Lab culture, mentorship and supervision
I expect you to:
- Communicate openly and honestly.
- Treat your colleagues, participants and lab equipment with respect.
- Be a team player and good academic citizen: help others, collaborate and share ideas.
- Be present in the lab during regular hours, at least a few days a week (for postdocs and PhD students). I generally encourage you to work during regular office hours, and to be present for departmental events to benefit from the social and scientific interactions. However, apart from times of e.g. data collection or deadlines, the flexibility of science is one of its main perks: take advantage of this, and find out what schedule works best for you.
- If I occasionally email you at unusual times, do not feel obliged to read or respond immediately; email is an asynchronous medium, so set your own boundaries.
- Inform Anne about longer absences (sickness, vacation, conferences, etc).
- Take ownership of your research project. You will soon be the expert on the topic!
- I’m here to guide and advise you, not to be your teacher. In a course, your goal may be to get a good grade for an assignment and mine is to assess your work; a research project is a different game where we’re both learning and I’m happy to be shown wrong.
- Know the limits of your knowledge and don’t be afraid to ask questions. Admit when you are wrong, or made a mistake; be honest with yourself, and with your peers and colleagues.
- Examine your assumptions and expect to be wrong. A lot. Ask someone to be your ‘code buddy’ and replicate your figures, from the data, from scratch.
Knowing how long to keep trying something, and when to ask for help, is a tremendously useful skill. A useful guideline: if you know what next steps to take (keywords to Google, instructions to follow, control analyses to run) then take them first. If you can no longer identify how to move forward, don’t waste time being stuck and ask for help or advice.
- To ask good questions (of me, or anyone else); indicate what you’ve tried so far, what your current best answer is, and what specific guidance you need.
- Take a proactive role in your career development.
- Take the time to explore your interests, to try things out, and to look widely at careers that may suit you. Ashley Juavinett’s book is a great start.
- Let me know if you want to attend a conference, apply for a (travel) grant, or give a talk.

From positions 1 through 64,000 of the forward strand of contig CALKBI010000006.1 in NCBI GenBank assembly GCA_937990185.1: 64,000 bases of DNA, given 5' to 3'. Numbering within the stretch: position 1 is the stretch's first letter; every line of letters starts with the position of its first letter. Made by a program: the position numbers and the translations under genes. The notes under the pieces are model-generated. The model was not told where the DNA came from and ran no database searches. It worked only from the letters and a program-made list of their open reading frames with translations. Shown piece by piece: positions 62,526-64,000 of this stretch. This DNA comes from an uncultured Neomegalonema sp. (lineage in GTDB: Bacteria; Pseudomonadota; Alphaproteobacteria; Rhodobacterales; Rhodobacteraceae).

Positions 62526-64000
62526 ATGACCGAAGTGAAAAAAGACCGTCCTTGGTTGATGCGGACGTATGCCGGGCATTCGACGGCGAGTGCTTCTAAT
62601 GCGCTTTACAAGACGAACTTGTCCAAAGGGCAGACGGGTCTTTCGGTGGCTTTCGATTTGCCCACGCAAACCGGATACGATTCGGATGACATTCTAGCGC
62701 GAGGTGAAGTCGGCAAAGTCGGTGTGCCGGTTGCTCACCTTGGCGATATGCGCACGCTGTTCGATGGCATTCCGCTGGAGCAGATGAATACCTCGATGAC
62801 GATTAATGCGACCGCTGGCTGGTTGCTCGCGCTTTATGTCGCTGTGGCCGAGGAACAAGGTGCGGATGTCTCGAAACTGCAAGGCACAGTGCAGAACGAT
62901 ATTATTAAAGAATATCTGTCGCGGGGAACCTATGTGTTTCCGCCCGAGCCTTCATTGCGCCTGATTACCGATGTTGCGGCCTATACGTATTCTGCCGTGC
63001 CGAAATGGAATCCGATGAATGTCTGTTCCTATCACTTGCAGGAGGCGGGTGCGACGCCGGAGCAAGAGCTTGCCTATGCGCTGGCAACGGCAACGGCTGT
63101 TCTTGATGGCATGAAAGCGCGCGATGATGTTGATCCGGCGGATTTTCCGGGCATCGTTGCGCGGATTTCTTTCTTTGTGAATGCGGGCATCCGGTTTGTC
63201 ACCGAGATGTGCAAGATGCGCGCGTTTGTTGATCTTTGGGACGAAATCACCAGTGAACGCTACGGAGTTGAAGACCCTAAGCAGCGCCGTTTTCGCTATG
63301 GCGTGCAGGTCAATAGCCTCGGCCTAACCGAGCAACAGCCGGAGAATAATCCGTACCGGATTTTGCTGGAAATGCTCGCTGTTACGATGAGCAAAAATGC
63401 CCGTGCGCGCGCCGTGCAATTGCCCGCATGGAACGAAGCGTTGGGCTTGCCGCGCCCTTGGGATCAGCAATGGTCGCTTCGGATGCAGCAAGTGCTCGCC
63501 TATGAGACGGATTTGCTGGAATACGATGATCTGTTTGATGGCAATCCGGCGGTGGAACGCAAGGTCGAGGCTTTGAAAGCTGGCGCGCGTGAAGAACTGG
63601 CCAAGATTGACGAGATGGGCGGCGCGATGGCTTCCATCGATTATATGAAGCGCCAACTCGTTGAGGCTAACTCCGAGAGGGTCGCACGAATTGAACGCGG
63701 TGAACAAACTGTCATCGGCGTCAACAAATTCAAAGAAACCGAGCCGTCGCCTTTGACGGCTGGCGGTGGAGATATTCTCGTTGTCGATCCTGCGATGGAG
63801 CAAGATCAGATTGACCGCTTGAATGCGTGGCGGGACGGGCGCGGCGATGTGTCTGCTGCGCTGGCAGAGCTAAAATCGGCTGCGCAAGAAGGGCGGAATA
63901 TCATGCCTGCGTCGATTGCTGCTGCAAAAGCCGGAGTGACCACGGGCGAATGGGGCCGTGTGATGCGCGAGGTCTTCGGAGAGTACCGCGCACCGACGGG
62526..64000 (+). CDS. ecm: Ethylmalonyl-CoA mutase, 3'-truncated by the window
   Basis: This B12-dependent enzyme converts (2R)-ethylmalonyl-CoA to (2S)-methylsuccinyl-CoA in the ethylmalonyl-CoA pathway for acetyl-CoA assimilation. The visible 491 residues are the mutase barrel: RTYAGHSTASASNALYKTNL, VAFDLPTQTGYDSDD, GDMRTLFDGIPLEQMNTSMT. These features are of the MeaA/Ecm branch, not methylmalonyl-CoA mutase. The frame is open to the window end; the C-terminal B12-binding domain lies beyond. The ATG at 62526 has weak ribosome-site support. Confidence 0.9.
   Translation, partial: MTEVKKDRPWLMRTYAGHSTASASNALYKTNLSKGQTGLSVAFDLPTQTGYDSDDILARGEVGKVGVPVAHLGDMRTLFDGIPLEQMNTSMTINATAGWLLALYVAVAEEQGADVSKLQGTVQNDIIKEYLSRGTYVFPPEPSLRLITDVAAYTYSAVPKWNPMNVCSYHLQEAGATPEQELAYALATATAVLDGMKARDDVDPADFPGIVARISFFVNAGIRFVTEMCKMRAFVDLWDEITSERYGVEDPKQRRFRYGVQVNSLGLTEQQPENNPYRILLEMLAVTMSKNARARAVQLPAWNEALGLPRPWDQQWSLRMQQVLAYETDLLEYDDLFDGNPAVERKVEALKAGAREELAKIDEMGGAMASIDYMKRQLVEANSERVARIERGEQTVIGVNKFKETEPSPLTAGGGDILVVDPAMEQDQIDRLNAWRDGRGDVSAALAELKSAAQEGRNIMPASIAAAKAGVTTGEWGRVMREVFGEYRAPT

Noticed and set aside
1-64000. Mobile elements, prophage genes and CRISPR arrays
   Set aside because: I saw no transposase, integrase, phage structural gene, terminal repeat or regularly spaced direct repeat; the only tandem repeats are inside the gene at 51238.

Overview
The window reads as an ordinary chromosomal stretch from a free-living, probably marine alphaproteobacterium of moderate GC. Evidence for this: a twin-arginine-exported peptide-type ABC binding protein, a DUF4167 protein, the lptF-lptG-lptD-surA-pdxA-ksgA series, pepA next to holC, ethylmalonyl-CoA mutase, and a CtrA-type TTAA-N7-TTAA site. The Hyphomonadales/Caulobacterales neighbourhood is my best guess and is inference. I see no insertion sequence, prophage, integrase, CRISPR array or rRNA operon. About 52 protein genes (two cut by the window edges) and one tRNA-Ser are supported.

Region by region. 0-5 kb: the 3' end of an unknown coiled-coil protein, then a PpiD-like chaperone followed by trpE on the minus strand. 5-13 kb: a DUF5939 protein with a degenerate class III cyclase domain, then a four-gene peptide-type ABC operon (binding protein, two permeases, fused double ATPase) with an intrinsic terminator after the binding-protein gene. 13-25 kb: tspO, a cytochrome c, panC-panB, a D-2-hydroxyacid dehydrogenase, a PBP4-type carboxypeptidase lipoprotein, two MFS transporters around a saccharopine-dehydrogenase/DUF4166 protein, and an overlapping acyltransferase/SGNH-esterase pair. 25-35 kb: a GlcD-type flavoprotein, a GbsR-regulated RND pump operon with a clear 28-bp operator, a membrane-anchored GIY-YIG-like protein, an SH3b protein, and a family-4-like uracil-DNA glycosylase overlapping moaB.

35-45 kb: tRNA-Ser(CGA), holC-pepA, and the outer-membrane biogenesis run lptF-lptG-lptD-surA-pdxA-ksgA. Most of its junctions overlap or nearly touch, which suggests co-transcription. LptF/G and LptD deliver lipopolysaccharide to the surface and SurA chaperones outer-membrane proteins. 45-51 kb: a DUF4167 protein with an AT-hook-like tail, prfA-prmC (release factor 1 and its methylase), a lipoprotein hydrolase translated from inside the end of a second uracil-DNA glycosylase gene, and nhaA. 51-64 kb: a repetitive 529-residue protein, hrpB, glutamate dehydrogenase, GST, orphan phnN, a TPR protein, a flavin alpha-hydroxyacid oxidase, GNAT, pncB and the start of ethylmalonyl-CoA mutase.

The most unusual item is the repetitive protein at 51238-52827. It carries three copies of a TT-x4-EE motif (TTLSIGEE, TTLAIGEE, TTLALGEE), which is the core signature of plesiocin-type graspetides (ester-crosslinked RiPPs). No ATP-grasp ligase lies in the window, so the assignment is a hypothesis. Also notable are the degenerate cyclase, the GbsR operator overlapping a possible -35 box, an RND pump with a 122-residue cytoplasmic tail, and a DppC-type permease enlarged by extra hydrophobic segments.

- Organize your work, and practice good project and time management.
- When we meet, take notes and especially write down the specific action items we’ve agreed on. Not only does this help structure your work, it can also serve as a great reminder for when I inevitably contradict my past self.
- Must-read: Allen D (2001) Getting Things Done: The Art of Stress-Free Productivity. Penguin.
- Stick to a consistent and clear organisation scheme for your data (e.g. this one); keep your code version controlled on GitHub; comment your analysis workflows; organize code reviews; learn about best practices in software development. Your future self will thank you.
I aspire and promise to:
- Support you in your research and career.
- I will continually assess my own practices as a mentor and supervisor, and improve my own practices to help you flourish as a scientist and person.
- You can make use of the Cognitive Psychology Unit’s mentoring scheme (ask Sander Nieuwenhuis).
- The university encourages a yearly ‘functioneringsgesprek’ (see this form).
- Respond to questions and give feedback in a timely manner.
- I aim to respond to emails in a few days, or at most a week. If something is urgent (e.g. a problem with data collection, a sudden deadline for a grant application) I will usually respond more quickly. For really urgent or out-of-hours matters, call me.
- If you want feedback on your work, a letter of reference, or other input from me, please give me a heads-up a few weeks in advance (e.g. as soon as you know that you’re applying for something, or when you start writing a draft). I can then block off time to go over your work and give feedback quickly. Note that if you then can’t meet this deadline, it may go to the bottom of my priority list and I may be less inclined to prioritize this in the future. So plan ahead, and allow yourself (and me) some buffers.
- Create a fun and supportive learning environment.
- Peer review can be tough and unpredictable, so we will celebrate papers when they are submitted and posted as a preprint.
- Implement best practices for
Mentoring up - resources
- Zerzan JT, Hess R, Schur E, Phillips RS, Rigotti N (2009) Making the Most of Mentors: A Guide for Mentees. Academic Medicine 84:140. link
- Handout from Niv & Murray’s mentoring course
- Hour-long Growing Up in Science session about mentoring up (link, search for ‘mentoring up’).
Please join the weekly CogPsy meeting and weekly lab meeting (ask Anne for access to lab calendar), and feel free to suggest topics/papers.
For Bachelor/Master student projects, I normally start with meetings on demand: when you either get stuck or have something to show me (one of these should happen every few weeks), book a meeting through Calendly and send me a short description beforehand.
For longer projects (PhD/postdoc), we’ll start with regular meetings (e.g. once a week, once every two weeks). Talk to me and find out what works for you.
Before our meetings, fill out this template to help us structure our discussion. Afterwards, email the action points we agreed on. Most meetings shouldn’t be longer than 45 minutes to an hour; but of course if we need more time/relaxed atmosphere, let me know.
With each lab member who’s here for more than a few months, we’ll draft a mentoring agreement that is evaluated at least every year.